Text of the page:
Is there life after halving? Challenges and opportunities for Bitcoin miners

Post-halving, Bitcoin (BTC) miners face a squeeze as rewards drop and costs soar. Can innovative strategies and market dynamics help them stay profitable?

The Bitcoin halving is an event built into the Bitcoin protocol that occurs approximately every four years. It results in the reduction in the reward miners receive for adding new blocks to the blockchain. The latest halving, which took place in April 2024, slashed the block reward from 6.25 BTC to 3.125 BTC. 

This event, central to Bitcoin’s deflationary nature, impacts the supply of new Bitcoins and reverberates throughout the Bitcoin mining industry and the broader crypto market, introducing a mix of challenges and opportunities. 

This article will examine the post-halving world and how the Bitcoin mining sector can adapt.

Squeeze on miners: understanding the challenges

Reduced rewards

One of the immediate impacts of the halving was the cutting down of profit margins for miners. By slashing miners’ block rewards, the halving directly impacted their earnings since they started receiving fewer coins for their efforts.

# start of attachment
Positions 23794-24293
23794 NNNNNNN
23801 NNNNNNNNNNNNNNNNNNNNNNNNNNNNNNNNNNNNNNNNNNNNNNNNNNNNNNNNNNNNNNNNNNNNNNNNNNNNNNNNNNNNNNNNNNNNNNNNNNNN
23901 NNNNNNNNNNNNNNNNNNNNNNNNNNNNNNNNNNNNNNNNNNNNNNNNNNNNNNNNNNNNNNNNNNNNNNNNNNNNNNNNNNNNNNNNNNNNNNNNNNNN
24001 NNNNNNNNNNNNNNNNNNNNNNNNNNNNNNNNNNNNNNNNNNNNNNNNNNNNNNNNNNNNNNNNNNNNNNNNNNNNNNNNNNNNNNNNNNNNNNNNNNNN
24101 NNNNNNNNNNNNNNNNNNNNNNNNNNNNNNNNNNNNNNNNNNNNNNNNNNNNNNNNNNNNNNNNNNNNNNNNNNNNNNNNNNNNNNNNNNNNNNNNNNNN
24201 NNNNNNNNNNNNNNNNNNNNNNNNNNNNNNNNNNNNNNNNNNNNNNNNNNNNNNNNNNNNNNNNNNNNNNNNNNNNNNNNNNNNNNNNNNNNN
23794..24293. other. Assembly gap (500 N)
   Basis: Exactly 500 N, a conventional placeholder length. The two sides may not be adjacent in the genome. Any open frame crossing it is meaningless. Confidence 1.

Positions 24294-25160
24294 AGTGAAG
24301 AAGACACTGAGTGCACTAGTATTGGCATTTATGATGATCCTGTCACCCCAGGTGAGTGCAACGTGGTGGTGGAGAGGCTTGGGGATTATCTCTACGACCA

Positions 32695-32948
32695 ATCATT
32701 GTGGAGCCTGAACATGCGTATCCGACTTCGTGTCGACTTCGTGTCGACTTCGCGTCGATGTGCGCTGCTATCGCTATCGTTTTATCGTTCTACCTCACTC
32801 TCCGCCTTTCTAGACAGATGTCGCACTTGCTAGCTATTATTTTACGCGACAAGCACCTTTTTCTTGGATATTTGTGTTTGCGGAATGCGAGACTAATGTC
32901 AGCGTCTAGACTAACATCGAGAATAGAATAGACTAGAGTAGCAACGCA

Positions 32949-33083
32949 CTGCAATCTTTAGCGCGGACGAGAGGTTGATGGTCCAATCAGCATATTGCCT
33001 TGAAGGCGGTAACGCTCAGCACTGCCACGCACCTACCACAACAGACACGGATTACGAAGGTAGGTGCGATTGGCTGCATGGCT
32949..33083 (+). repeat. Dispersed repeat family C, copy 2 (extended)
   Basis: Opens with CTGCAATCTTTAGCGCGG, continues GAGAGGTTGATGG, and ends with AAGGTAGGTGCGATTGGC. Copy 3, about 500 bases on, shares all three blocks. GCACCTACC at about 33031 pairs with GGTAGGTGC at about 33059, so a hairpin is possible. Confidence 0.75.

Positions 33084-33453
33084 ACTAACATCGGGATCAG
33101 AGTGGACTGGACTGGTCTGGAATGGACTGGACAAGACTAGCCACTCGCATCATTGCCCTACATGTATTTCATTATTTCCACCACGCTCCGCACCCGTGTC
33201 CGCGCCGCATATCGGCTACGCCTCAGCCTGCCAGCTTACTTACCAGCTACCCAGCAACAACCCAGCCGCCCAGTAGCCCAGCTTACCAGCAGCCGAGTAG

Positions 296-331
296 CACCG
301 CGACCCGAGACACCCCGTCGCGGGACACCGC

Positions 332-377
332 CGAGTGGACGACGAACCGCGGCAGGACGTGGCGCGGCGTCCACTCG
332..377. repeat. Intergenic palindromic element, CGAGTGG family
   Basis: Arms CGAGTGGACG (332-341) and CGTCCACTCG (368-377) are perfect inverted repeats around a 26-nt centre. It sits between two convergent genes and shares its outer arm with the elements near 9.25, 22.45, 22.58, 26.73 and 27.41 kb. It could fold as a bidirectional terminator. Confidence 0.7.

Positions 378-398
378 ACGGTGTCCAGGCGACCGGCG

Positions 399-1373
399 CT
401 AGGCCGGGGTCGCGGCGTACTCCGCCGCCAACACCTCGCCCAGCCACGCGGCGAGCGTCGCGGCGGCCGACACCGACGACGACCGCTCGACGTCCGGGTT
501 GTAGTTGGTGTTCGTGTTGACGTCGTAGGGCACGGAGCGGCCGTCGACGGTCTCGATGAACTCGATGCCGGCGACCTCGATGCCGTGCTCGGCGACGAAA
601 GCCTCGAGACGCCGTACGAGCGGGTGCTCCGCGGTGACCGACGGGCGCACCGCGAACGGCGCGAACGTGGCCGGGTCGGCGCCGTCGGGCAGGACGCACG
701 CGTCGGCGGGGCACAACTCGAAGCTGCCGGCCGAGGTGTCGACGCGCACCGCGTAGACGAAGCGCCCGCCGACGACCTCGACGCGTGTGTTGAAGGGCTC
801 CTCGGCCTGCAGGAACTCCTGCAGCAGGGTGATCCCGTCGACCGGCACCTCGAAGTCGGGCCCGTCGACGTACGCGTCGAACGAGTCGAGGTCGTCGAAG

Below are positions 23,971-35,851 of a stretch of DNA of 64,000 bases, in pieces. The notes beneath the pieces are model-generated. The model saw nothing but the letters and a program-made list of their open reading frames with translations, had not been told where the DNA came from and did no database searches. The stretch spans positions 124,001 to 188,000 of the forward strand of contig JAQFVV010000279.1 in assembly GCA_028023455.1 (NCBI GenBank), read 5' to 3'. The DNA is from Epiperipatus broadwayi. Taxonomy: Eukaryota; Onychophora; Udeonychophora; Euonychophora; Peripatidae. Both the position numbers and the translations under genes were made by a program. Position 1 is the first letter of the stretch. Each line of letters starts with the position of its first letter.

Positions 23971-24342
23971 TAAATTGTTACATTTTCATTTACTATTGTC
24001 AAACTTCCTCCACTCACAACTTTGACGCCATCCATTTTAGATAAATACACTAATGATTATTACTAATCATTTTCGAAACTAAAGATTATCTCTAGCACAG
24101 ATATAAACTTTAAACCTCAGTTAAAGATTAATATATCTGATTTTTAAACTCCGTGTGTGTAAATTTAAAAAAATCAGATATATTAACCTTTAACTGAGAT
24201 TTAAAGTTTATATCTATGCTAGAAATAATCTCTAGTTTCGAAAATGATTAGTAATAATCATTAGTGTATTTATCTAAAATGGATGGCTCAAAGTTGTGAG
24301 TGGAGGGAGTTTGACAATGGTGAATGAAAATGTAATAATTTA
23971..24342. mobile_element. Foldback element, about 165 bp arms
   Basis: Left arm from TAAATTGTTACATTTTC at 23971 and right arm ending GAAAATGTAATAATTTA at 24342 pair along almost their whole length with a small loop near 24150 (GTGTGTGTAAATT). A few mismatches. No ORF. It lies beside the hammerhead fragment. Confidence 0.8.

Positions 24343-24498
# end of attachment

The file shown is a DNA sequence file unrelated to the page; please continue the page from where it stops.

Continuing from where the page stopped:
At the time of writing, the dollar value of Bitcoin’s block reward was about $215,000, with the cryptocurrency priced at about $68,800 per coin. However, before that, Bitcoin mostly traded around the $60,000 level, meaning a typical block reward would have been worth less than $200,000.

In a conversation with, Manthan Dave, co-founder of Ripple-backed crypto custody platform Palisade, stated that the reduced rewards could cause smaller and less profitable mining operations to close shop or force them to join up with others.

In his opinion, such a scenario could lead to a greater centralization of the Bitcoin network since fewer and much larger participants would be involved in running it.

“Everyone is feeling the squeeze post halving…We will see smaller, less efficient mining setups struggle or collapse. Consolidation will continue, sparking fears about centralization.”

Manthan Dave, Palisade co-founder

Bitcoin price dynamics: impact on the mining ecosystem

Post-halving, miners needed Bitcoin prices to be high for the potential profits to justify the significant energy costs associated with mining. In such a case, new miners would be encouraged to join the network, while existing ones may be motivated to expand their operations and enhance energy efficiency.

On the other hand, dropping Bitcoin prices could quickly push miners into losses, a situation that could force less efficient miners out of the market and reshape the mining sector in the process.

The latest figures from market analyst firm MacroMicro provide a snapshot of the sometimes unsustainable mining costs. Their data shows that as of June 3, the average Bitcoin mining cost was about $78,115, against a Bitcoin price of $68,804.

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Average mining cost for Bitcoin | Source: MacroMicro

It means that the average mining costs to Bitcoin price ratio was about 1.14, which may have translated into slim pickings for many BTC mining operations.